This Is An EIP Card — It Is Money

Attorney General Peter F. Neronha reminds Rhode Islanders that some individuals will receive their one-time federal stimulus payment in the mail on a prepaid debit card. His office has received several inquiries from Rhode Islanders questioning the legitimacy of these cards. Neronha advises:

“We have heard from individuals who were skeptical about receiving a prepaid debit card in the mail or even mistook it for junk mail. Rhode Islanders should know that the federal government has indeed provided stimulus payments in this manner to a smaller subset of eligible people. Individuals are encouraged to contact our Office with questions or concerns related to Economic Impact Payment Cards.”

So what happens if you thought your EIP card (Economic Impact Payments) was a promotion of some sort and tossed the card in the trash, and you no longer have the number? The Washington Post has the whole story:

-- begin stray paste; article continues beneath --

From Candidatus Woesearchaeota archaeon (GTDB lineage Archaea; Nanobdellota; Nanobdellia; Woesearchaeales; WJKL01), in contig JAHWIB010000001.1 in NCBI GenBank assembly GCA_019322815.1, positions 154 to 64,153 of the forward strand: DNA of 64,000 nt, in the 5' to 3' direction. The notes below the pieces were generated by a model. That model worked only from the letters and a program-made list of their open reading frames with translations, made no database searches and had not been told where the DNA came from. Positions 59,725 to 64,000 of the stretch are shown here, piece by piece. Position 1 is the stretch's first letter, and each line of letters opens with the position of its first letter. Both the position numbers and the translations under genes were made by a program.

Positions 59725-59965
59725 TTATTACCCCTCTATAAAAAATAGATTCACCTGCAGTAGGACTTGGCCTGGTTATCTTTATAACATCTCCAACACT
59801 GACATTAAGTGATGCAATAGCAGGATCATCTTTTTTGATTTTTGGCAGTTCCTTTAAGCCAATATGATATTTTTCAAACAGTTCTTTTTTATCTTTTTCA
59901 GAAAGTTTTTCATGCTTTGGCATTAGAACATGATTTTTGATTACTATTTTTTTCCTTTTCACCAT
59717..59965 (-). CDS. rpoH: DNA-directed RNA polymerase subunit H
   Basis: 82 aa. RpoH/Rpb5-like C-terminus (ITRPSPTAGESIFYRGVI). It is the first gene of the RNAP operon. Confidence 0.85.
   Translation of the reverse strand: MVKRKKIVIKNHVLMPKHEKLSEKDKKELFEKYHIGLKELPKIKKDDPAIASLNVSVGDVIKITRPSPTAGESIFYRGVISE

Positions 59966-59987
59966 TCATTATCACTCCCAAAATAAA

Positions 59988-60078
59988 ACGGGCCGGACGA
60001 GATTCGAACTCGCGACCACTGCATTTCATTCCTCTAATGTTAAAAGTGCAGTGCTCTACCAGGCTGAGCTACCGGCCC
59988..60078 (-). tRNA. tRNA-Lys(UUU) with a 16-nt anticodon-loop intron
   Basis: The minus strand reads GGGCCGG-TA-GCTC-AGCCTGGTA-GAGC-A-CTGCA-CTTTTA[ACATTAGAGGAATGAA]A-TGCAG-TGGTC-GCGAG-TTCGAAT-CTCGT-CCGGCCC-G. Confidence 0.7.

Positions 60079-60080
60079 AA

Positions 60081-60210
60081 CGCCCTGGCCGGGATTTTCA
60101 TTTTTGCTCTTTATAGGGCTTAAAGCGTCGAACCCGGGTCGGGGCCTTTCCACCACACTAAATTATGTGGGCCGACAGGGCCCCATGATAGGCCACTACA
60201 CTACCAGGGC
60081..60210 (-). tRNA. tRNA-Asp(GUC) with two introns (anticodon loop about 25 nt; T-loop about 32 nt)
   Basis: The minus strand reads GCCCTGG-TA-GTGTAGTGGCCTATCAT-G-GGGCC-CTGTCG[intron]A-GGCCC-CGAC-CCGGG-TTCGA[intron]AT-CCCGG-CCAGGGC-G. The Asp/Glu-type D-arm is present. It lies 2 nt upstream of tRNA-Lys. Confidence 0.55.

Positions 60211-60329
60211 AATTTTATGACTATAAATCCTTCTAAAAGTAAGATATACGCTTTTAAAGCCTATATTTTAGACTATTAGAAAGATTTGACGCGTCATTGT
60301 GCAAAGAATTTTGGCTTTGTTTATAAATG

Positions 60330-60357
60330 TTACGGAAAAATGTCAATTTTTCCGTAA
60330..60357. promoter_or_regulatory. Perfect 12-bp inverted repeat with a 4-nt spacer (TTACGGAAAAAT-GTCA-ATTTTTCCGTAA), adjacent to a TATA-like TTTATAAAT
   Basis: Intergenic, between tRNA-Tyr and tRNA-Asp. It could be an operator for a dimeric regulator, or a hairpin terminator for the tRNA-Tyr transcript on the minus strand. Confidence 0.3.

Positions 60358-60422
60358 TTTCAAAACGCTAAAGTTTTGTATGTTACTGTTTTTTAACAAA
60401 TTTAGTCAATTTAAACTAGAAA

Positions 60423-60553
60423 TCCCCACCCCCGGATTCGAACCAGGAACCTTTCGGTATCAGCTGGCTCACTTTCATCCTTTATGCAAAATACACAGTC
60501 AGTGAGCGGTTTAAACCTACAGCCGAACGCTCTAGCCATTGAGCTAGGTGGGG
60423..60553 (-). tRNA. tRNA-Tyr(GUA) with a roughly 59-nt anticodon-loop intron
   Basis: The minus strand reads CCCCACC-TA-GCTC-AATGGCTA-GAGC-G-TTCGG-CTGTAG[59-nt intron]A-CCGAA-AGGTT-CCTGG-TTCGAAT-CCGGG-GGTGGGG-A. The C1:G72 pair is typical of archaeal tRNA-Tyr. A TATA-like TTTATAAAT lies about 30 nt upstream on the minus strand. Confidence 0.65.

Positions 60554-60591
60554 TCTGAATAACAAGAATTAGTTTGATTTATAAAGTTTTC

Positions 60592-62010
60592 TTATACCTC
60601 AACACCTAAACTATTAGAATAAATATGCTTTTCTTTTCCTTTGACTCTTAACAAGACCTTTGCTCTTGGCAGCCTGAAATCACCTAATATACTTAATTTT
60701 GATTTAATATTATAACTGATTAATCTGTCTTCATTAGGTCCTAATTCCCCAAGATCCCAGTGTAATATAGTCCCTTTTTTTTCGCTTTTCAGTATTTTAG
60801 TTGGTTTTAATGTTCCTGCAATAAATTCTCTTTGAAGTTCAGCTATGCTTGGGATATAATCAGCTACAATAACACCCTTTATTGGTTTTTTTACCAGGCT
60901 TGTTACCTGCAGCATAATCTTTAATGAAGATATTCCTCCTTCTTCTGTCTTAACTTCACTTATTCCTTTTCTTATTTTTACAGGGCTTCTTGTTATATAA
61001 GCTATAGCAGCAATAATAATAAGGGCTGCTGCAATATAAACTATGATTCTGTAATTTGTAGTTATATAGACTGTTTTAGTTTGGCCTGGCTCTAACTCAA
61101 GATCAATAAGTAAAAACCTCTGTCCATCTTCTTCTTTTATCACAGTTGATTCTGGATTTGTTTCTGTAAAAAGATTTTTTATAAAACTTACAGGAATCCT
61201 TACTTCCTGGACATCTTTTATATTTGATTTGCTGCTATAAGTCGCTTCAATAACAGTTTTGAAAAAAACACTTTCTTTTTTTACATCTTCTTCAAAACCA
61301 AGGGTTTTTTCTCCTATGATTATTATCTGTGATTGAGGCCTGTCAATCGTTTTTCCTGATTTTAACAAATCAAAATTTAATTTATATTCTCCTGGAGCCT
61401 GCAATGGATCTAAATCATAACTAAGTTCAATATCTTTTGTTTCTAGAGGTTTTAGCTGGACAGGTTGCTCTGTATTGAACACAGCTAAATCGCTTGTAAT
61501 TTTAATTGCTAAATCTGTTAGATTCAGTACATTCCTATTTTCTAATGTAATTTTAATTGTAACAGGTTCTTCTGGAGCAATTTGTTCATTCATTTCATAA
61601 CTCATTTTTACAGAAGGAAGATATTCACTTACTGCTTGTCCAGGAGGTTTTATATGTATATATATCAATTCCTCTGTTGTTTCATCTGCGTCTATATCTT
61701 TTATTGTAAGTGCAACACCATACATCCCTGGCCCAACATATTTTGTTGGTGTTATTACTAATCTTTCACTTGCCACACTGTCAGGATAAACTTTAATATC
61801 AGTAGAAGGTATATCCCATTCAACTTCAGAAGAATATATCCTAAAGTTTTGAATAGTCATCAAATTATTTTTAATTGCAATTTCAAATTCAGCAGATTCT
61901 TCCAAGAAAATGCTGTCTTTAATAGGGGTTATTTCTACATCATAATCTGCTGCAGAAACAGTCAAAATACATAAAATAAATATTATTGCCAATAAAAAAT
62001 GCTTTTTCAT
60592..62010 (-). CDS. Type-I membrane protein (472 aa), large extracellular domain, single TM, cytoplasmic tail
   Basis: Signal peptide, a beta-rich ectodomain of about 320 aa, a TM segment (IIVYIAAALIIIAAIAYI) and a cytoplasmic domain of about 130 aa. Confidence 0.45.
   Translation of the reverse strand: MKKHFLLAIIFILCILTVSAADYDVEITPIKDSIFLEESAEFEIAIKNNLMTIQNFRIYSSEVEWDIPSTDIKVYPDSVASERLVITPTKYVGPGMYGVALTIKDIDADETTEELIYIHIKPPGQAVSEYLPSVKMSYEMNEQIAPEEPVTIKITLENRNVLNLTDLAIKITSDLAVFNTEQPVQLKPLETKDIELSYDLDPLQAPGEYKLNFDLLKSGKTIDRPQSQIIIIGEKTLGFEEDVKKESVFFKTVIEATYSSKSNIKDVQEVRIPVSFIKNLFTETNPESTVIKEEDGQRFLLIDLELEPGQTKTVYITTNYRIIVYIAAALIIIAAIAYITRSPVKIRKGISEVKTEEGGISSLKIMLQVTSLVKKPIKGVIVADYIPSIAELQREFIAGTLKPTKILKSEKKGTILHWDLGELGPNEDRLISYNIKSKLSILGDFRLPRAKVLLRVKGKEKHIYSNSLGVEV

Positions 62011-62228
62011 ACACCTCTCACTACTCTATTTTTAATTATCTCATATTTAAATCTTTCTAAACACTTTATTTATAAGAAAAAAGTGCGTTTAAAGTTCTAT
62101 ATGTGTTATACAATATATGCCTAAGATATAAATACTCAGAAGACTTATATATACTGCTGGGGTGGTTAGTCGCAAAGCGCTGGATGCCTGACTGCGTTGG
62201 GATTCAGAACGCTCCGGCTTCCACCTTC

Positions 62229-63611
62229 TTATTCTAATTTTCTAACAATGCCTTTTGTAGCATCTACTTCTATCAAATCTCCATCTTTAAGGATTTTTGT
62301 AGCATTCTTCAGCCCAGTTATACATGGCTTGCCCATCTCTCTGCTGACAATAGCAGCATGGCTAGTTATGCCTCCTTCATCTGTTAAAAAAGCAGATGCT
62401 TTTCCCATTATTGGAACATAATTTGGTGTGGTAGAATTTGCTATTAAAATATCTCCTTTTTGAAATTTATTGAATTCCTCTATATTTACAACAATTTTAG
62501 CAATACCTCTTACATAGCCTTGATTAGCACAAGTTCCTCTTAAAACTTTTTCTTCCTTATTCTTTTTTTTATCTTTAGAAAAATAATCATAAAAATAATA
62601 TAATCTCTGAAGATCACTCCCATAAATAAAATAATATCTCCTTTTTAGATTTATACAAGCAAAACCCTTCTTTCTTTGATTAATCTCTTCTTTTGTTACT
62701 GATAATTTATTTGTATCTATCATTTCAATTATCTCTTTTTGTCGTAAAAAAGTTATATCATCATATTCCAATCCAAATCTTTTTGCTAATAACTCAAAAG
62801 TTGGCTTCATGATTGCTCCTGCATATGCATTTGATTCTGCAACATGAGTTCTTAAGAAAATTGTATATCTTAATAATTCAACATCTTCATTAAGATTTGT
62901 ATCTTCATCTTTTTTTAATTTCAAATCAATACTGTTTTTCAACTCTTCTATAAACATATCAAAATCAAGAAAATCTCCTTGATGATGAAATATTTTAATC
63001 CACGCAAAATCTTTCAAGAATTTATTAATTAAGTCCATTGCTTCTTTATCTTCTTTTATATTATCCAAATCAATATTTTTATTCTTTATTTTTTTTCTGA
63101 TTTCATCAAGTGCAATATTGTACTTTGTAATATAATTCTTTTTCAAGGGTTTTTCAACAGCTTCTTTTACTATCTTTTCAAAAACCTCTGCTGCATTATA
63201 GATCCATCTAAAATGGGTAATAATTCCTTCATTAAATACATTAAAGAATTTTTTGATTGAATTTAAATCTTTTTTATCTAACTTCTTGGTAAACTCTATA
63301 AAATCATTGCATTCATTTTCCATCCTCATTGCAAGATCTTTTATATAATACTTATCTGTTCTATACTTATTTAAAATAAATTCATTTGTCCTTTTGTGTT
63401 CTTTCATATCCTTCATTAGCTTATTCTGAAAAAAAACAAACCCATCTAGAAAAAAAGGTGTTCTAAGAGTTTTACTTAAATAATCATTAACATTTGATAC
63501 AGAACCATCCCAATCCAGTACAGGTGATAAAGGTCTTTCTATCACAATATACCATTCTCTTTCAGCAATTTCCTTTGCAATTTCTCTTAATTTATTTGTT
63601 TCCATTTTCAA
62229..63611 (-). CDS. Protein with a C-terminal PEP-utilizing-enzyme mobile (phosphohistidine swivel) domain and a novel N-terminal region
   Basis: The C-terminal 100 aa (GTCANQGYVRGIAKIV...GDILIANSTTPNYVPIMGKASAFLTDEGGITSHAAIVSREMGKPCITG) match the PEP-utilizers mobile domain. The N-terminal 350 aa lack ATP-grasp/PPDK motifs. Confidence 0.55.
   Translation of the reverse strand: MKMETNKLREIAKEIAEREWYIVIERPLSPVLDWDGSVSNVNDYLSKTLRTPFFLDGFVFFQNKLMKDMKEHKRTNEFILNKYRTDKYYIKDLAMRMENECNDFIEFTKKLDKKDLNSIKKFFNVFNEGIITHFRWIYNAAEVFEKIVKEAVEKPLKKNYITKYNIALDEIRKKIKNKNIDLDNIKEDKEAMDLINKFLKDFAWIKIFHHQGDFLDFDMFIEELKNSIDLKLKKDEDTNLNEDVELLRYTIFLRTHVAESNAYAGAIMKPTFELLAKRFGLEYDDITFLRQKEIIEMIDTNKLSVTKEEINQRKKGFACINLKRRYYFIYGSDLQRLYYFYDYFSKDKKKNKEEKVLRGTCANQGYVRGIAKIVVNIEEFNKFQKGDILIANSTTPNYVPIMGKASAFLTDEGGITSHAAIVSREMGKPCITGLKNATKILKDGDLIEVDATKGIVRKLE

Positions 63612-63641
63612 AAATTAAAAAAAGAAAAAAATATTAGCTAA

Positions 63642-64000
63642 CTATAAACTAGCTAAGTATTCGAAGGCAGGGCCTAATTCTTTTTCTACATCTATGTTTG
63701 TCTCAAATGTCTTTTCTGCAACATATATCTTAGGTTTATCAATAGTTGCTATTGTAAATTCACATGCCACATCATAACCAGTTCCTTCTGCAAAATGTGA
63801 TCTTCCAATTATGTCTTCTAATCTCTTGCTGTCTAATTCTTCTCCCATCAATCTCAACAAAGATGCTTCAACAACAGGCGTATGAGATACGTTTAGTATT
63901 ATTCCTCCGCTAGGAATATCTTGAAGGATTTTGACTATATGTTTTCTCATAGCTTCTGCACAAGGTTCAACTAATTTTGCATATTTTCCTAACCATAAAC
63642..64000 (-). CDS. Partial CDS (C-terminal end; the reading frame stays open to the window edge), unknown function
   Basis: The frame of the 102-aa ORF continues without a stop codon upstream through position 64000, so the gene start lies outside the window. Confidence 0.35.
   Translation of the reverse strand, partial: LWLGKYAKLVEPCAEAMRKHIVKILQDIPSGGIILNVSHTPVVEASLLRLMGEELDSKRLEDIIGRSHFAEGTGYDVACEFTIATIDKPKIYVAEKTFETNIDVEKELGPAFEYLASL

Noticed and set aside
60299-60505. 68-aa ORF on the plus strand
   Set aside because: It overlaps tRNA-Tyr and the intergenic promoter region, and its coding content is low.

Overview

If you have lost or thrown out the stimulus debit card, you’ll have to call 800-240-8100 for a free replacement, according to directions at eipcard.com. The cards are issued by MetaBank, but the guidance is woefully lacking from there. Many people give up when prompted to put in their card number.

When you call, ignore the instructions to press Option 1 to reach customer service. Instead, choose Option 2 for a lost or stolen card. Then you need to select Option 1 to input the last six digits of your Social Security number as well as your Zip code. From there, you should be transferred to a person in customer service, where you have to answer some security questions before a replacement card is mailed. Berliner was asked the color of a previously owned car.

One of President Biden’s first tasks will be to refund and restaff the IRS . . . and the FDA, and the EPA, and the DOJ, and CDC, and the NIH, and NOAA, and OSHA . . .

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